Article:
He notes that "two distinct but overlapping elements" were neither clearly identified nor articulated to the American public or even to the national security apparatus after the attacks on Sept. 11, 2001. He identifies them as Islam and Islamism.
"The former is a religion of nearly a quarter of the world's population; the latter is a political ideology whose central tenet is unifying government and Islam and is advocated by a small subset of Muslims." Without our awareness of the situation, a workable plan is not possible.
China is an area of long-term strategic importance. "China pursues other policies that ought to be of greater concern: building up its military, waging cyber war, and systematically stealing intellectual property," in addition to currency manipulation, Whiton writes.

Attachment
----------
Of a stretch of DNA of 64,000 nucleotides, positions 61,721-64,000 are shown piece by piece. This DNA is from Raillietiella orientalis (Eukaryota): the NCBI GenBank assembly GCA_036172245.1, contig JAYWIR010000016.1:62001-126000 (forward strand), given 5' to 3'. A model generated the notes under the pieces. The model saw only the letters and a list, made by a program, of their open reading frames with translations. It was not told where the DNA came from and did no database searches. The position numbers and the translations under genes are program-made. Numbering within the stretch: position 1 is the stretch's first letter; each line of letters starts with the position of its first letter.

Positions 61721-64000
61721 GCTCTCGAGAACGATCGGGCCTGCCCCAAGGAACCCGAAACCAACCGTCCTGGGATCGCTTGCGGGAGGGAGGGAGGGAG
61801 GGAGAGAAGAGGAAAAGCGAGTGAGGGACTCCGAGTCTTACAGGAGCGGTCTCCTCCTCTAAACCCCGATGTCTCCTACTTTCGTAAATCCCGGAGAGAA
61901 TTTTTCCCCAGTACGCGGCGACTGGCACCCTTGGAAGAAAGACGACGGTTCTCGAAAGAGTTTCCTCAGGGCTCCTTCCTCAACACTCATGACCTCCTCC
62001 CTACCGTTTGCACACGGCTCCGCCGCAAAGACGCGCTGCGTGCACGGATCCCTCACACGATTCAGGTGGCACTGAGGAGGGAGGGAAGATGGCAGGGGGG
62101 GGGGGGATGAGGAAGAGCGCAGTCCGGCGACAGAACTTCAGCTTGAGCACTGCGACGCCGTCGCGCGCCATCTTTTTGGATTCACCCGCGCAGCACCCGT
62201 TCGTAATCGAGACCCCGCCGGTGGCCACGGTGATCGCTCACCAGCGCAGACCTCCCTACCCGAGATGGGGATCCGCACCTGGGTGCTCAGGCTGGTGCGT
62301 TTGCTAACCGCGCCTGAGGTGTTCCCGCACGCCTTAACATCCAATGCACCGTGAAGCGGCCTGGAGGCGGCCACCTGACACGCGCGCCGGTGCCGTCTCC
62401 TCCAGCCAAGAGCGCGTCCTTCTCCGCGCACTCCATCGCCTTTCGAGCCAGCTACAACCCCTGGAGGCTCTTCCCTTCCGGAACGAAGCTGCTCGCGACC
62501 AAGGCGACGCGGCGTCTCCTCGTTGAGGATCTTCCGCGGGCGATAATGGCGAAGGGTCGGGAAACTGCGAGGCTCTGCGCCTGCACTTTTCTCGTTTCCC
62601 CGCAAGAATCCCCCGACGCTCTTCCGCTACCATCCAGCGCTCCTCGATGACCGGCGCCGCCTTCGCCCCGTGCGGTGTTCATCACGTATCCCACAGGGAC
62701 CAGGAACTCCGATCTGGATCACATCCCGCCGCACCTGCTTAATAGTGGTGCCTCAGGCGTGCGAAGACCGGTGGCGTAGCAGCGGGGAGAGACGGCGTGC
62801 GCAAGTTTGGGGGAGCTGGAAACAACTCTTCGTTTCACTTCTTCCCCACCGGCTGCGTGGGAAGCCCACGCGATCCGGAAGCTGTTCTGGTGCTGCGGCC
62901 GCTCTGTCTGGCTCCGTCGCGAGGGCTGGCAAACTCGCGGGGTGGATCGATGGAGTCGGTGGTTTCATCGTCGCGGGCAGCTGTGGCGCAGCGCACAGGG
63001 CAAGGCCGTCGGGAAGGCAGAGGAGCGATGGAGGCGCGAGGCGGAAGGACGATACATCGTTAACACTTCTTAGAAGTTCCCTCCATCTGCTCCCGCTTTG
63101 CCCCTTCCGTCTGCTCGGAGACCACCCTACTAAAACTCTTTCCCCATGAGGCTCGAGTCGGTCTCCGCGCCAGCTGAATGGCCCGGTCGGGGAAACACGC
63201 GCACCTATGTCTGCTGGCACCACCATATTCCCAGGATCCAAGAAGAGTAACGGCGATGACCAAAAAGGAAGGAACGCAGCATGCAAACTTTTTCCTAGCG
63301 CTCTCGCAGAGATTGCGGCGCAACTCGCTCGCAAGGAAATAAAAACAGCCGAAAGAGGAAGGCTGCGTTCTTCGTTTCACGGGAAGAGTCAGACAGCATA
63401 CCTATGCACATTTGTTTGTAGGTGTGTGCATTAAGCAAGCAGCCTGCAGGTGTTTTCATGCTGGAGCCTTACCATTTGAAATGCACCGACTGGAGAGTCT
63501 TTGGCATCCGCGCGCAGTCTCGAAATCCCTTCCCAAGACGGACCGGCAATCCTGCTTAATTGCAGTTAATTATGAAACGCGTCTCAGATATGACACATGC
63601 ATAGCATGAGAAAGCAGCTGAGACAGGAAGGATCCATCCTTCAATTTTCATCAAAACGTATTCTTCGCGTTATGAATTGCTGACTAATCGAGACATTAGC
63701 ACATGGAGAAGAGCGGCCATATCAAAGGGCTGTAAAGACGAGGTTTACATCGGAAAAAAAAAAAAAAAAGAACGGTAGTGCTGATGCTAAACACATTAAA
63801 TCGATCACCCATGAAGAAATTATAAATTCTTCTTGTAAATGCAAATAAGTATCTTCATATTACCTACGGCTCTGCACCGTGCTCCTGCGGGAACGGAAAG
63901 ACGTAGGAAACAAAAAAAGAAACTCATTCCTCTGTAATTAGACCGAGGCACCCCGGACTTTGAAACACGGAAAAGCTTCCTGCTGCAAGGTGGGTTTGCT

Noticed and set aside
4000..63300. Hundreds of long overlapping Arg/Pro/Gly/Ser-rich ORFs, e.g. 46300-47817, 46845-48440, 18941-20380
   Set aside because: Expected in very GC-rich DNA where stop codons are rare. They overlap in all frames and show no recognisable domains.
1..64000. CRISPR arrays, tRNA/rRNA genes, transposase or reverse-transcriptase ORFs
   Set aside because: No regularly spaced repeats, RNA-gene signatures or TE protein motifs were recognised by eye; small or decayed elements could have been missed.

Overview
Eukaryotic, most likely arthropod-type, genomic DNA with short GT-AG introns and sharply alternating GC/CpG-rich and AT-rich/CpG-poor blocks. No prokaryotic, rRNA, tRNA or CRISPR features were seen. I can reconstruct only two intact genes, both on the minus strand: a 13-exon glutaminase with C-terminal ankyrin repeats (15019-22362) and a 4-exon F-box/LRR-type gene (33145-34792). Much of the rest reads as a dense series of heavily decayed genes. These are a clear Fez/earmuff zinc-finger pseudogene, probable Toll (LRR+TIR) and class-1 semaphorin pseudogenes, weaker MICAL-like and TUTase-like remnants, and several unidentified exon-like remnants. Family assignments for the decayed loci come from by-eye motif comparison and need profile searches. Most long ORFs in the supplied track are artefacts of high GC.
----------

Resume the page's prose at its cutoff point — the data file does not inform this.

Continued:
While we might not be fully engaged in smart power, our foes clearly are using all tools in the spectrum. Last week's op-ed in The New York Times by Russian President Vladimir Putin provides an example. After stating that "there was every reason to believe" that the chemical attacks in Syria were carried out not by the Syrian government but by opposition forces, Putin closes with a jab at the heart of our foundation as a country. "It is extremely dangerous to encourage people to see themselves as exceptional ... We are all different, but when we ask for the Lord's blessings, we must not forget that God created us equal."
What Putin does not understand is that while all people are created equal, our national construct, our belief that God gives people rights, which are loaned to the government, makes our nation an exceptional nation.
What's required to use smart power? We need to understand the truth regarding the national interests of others; we need to revamp our national security structure; and we need to use smart power -- the tools in the middle -- rather than rely on the tools at the extremes -- routine diplomacy on one end and military action when the cocktails run out.